Figure 2. Galeries Lafayette, dome

Galeries Lafayette was founded in 1893 by Alphonse Kahn and his cousin, Théophile Bader, both from Alsace. Kahn retired in 1912. Théophile Bader continued to grow the business and branch out. Here is how Bader got his surname. An 1808 Napoleonic decree required Jews to choose a fixed surname for themselves and their children. Bader’s ancestor, Jacques Lévy, (isn’t that a surname?) chose the name Bader, (is Ruth Bader Ginsburg related?) possibly taking the name of a non-Jewish friend. Okay so there’s that, here is another interesting tidbit, this about Bader’s business philosophies. Turns out that he, like Ernest Cognacq and Marie-Louise Jay, founders of La Samaritaine department store a generation earlier, took care of his employees. The owners of La Samaritaine instituted employees profit sharing as well as a hospital, nursery, and an old age home for their employees. Bader, too, set up a “relief fund, a nursery and a retirement fund” for his employees. Bader’s second goal was the democratization of fashion. To that end he started his own fashion label which he sold for less money. With access to fashion no longer the purview of the wealthy few; more people could afford to buy clothes and the store became both popular and profitable.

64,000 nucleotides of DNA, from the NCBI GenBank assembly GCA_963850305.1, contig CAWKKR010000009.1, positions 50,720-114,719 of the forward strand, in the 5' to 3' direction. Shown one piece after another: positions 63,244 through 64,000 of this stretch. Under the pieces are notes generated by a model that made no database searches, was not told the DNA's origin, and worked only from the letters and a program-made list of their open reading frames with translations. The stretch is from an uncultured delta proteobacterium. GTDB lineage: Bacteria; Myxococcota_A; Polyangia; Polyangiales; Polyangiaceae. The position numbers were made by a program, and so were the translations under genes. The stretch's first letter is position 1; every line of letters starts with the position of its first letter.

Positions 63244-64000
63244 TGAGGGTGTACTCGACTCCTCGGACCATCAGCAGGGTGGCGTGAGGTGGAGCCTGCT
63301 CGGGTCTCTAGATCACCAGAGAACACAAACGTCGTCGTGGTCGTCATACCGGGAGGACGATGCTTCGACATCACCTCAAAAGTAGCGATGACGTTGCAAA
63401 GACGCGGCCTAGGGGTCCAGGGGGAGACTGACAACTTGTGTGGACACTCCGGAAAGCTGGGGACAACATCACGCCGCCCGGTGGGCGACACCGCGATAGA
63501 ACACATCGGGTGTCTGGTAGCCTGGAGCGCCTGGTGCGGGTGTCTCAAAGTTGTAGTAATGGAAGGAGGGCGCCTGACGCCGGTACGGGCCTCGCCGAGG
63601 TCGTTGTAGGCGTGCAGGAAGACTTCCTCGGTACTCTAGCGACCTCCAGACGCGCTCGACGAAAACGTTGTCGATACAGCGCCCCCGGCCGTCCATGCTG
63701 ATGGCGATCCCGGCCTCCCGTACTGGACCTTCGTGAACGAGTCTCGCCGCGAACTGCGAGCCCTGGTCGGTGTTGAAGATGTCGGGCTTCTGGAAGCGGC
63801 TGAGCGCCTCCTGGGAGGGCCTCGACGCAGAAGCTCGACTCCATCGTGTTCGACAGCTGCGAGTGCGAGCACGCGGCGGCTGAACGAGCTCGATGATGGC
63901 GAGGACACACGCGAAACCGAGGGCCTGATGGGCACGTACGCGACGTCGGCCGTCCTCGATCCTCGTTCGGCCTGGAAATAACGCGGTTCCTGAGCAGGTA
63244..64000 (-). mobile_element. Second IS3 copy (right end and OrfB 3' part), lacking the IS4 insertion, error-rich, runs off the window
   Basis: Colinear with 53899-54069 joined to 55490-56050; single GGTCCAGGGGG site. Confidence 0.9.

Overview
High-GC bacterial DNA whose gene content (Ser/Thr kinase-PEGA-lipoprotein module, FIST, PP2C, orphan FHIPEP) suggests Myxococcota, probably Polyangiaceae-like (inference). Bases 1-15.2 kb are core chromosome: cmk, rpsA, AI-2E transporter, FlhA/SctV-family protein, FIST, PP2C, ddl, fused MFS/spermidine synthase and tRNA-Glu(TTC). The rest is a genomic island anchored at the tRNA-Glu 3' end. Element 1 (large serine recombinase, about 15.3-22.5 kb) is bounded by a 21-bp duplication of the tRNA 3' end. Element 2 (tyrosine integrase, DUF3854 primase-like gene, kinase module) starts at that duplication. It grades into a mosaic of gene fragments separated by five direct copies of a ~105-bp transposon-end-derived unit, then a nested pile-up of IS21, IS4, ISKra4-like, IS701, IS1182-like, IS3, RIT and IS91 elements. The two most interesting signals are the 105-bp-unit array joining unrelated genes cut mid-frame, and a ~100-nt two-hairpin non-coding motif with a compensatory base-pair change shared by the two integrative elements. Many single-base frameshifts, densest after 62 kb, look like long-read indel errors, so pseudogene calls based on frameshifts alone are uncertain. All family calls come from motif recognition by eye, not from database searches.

So, I was thinking that maybe I should try shopping at Galeries Lafayette again. Then I read about all the other retail concerns this family owns. For example, I recently purchased a side table La Redoute (theirs), shopped at Eataly (ditto), found exactly what I needed at BHV/Marais (same). I shop at Monoprix (also theirs) and I stock up on baking supplies (especially baking soda, baking powder and golden syrup) whenever I pass by a Marks & Spencer (they own the Paris branch of that very English store, too). So, I guess unless I want to experience that grand dome or that spectacular view, I’ll stick to sales shopping at Bon Marche. Where was I?